Is there anything else that you would want the women reading your story to know?

If we try to live up to some ridiculous idea of perfection we totally miss grace, we completely miss grace. Grace is something we need to embrace; the Lord knows us, and He doesn’t want us to be like everyone else. He didn’t make us to be like everyone else. We’re all individuals and he needs us to do his work to build up Zion to strengthen and edify each other. We are all part of the same body but if the body is walking around with the knee thinking it’s supposed to be the nose or the head thinking it’s supposed to be the shoulder… You can’t do your job if you think you are supposed to be something else. Just find out who you are in the Lord and make your space in the Church.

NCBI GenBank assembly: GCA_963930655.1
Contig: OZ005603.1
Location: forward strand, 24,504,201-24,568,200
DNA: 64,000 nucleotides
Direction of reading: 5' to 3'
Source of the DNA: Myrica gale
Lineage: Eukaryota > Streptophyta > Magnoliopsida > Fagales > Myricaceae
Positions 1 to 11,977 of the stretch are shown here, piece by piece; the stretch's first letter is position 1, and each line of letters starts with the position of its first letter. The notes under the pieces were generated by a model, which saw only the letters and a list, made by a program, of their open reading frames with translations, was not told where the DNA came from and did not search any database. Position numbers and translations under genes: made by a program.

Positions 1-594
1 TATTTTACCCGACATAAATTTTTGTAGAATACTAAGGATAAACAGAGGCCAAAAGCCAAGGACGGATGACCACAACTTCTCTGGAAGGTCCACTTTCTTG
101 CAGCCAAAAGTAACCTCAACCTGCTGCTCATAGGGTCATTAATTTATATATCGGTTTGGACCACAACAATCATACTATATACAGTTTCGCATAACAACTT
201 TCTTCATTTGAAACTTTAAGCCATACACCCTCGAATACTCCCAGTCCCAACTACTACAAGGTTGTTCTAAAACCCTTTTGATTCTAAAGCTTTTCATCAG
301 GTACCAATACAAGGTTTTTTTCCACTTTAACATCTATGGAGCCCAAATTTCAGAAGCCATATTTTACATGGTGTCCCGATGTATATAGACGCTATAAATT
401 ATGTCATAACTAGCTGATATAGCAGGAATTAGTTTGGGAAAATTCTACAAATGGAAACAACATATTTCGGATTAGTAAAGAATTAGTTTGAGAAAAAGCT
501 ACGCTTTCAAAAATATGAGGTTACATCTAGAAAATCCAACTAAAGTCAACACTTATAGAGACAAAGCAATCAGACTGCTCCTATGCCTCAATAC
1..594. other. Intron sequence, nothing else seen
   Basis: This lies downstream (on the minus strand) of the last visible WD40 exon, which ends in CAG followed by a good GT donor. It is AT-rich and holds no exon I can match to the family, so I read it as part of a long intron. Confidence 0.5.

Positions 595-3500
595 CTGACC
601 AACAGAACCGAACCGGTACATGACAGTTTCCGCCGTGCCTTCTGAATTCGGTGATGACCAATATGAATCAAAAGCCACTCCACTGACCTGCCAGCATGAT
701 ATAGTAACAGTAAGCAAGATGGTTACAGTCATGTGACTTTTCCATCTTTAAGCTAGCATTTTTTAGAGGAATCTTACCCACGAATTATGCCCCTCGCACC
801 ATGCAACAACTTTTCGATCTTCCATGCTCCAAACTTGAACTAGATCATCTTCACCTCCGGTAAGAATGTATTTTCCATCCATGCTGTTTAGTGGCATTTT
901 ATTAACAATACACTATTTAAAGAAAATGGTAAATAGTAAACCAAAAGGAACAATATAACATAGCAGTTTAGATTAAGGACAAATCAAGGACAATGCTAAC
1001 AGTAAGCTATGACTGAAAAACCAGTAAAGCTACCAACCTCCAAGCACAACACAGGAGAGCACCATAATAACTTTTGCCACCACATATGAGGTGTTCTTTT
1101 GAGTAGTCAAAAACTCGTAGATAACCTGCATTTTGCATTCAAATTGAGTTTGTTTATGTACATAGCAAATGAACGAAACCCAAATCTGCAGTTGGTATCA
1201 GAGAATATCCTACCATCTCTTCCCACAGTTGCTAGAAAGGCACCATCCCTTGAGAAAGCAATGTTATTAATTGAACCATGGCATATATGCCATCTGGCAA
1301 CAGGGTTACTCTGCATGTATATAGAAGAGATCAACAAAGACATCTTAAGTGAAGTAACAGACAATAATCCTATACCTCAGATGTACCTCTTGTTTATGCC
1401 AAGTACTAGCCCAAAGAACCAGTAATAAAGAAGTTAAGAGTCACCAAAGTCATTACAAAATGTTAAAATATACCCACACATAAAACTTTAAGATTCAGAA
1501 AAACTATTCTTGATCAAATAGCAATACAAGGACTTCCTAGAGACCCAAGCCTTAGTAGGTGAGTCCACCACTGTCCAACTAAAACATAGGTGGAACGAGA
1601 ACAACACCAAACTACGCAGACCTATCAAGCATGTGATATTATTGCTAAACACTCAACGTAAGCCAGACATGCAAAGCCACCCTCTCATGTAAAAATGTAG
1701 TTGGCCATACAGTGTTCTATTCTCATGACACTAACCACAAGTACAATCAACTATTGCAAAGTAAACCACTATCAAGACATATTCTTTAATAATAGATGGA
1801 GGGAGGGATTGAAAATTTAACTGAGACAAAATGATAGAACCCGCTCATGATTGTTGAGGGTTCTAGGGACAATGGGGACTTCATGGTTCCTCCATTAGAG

I do want to close with saying that I know that the church is true and I know that Jesus Christ is the son of God. And that the restoration of the gospel is the truth and if we seek the truth it will be made known. If we ask, we’ll have the answers. All the answers are available. Even though they aren’t always clear we will get the answer. I say these things in Jesus’ name. Amen.

At A Glance

Tina Richerson

Brooklyn, NY


Marital status:


1/4/2011 (Tina makes a distinction between her baptismal date and her conversation date. Though baptized as a child & raised in the church, it wasn’t until the date provided that she was converted).

Schools Attended:
University of Idaho & University of Washington

Languages Spoken at Home:

Favorite Hymn:
“Because I Have Been Given Much”

On The Web:

Interview by Elizabeth Ostler. Portraits by Lael Taylor and Tom Kronsteiner.